Draft One (sort of): What I’ve Learned

I’ve finished the first draft of my new book. Technically parts of it are in the third, forth, maybe fifth draft. But overall, it’s draft one. It’s been a long process, and I’ve screwed up a lot, but I’ve learned a lot too. Here’s a few things I’ve learned.

  1. Don’t overthink it. Writing is hard. If you read a lot (and as a writer, you should) you already know what makes a good story. You think you’ve got one, but it keeps coming out all wrong. It’s not measuring up to what other authors do, or even what’s going on in your head. That’s okay. Just write what pops into your head. If it doesn’t come out quite right, or you feel it’s sloppy or juvenile, don’t worry. You can always fix it later.
  2. Write consistently. As in every day that ends in ‘Y’. I’ve been working on this project off and on for about two years now. If I skipped a day, I ended up skipping another one. And then another. And before I knew it, a month had gone by and I’d barely written a damn thing. So write. Seriously. It doesn’t have to be for hours and hours. Give yourself a small goal to start, either word count or time. Surely you can spare five or ten minutes each day. Do it. If you’re not feeling it one day, do it anyway. You can always fix it later.
  3. Stop editing. Just stop. Leave whatever it was you wrote yesterday alone. I had a hard time with this (hence parts of the book being several drafts ahead of the final bit). This project is divided into three sections, and I would finish a section and obsess over it. The wording, the flow, every bit of character detail and world building. In the end, when I finally got around to finishing the book, all that editing was just more work that I probably didn’t need to do (at least not at that stage). Now that I’ve got the ending down, I’m going to have to go back through the first two sections (AGAIN) and tweak things to match up to the ending (minute story details, tone, character development, etc.) It’ll be a pain in the ass, I’m sure, made all the worse since I know I’ve already editing parts of it a million times. So just write it. If it sucks, you can always fix it later.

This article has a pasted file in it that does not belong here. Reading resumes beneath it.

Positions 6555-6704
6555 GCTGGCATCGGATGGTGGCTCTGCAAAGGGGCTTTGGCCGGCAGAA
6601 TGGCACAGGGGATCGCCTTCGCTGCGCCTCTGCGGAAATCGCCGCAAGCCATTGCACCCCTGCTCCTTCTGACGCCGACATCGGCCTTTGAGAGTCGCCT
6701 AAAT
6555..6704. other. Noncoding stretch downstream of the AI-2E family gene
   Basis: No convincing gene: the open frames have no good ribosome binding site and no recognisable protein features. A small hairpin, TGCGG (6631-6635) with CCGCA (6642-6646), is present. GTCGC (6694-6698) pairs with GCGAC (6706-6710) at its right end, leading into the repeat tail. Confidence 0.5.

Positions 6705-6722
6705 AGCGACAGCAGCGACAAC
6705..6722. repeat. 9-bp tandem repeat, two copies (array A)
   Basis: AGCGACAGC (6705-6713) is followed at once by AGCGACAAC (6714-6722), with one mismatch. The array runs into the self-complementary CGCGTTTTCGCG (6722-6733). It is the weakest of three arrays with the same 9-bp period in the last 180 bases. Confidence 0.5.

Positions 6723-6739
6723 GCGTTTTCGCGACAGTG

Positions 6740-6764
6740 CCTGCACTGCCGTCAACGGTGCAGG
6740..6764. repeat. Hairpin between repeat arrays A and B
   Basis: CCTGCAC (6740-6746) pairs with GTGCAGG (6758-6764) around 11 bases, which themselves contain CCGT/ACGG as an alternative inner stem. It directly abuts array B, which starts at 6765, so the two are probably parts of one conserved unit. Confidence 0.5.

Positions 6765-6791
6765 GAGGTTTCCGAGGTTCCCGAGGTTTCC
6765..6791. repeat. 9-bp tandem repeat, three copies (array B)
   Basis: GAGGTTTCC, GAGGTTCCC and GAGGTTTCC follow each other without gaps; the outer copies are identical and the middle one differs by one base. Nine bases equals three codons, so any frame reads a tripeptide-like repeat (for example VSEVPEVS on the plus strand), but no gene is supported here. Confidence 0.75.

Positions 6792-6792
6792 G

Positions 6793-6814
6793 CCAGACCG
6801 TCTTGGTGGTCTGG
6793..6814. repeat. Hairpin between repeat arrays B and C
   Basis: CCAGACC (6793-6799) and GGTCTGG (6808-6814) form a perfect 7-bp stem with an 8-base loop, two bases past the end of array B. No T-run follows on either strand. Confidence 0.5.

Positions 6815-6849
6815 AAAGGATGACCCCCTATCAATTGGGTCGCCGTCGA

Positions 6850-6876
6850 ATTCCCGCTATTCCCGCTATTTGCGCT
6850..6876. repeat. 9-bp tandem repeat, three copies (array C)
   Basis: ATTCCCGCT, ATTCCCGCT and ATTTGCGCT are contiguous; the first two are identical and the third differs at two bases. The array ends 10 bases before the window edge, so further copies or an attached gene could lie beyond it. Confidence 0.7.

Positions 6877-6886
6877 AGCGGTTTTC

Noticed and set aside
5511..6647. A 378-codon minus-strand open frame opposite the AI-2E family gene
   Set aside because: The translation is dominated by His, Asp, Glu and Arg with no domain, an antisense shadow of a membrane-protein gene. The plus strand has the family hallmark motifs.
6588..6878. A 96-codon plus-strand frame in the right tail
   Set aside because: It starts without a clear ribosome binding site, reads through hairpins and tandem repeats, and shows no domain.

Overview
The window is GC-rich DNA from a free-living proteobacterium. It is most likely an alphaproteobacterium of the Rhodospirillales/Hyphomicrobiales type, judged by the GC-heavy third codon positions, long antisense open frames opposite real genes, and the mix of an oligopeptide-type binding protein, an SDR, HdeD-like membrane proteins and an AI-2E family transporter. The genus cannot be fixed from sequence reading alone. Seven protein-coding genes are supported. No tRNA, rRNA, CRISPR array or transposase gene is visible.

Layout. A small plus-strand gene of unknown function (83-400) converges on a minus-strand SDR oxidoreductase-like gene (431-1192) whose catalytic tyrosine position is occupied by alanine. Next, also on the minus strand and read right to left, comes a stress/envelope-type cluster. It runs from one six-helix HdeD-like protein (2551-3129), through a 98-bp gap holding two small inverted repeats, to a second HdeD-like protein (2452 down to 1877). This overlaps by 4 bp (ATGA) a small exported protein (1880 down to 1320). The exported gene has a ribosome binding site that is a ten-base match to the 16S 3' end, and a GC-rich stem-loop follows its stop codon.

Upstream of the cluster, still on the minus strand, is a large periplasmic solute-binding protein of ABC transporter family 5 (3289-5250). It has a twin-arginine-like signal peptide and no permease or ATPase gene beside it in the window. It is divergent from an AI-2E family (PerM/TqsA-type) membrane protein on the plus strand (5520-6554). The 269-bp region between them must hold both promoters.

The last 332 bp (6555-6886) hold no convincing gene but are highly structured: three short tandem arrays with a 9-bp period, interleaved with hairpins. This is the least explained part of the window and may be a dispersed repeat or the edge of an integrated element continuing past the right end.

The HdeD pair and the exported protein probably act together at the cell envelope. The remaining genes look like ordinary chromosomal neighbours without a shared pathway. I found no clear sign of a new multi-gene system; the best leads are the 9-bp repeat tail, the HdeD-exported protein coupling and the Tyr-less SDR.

4. Put yourself on deadline. This one’s important, because if you’re on a self-imposed deadline, you’re more likely to follow the previous points. I gave myself the month of November (in a little homage to NaNoWriMo) to finish. The deadline kept me in check and made me want to write and stop procrastinating. I ended up finishing three days early. I didn’t come anywhere near the 50,000 words NaNoWriMo requires (more like 20,000), but I finished. And that’s the important part. And, let me tell ya, there’s a nice ego boost and sense of accomplishment to go with it. It wouldn’t hurt to give yourself a little reward at the end of your deadline, either. Even if you think what you wrote is awful, keep chugging along to meet that deadline. You can always fix it later.

You may have noticed there’s a common theme in all these points. YOU CAN ALWAYS FIX IT LATER. Remember that, and don’t beat yourself up if you have a bad day. It’ll be better tomorrow. Or the next day. I promise.

Now to begin editing. This is the worst part, emotionally, for me. It’s the time I’m most prone to thinking I suck and should just go get a real job. It’s also the time my poor husband has to comfort me the most. I’ve given myself another month to finish the next draft. Then off to betas it will go.

Wish me luck!

 

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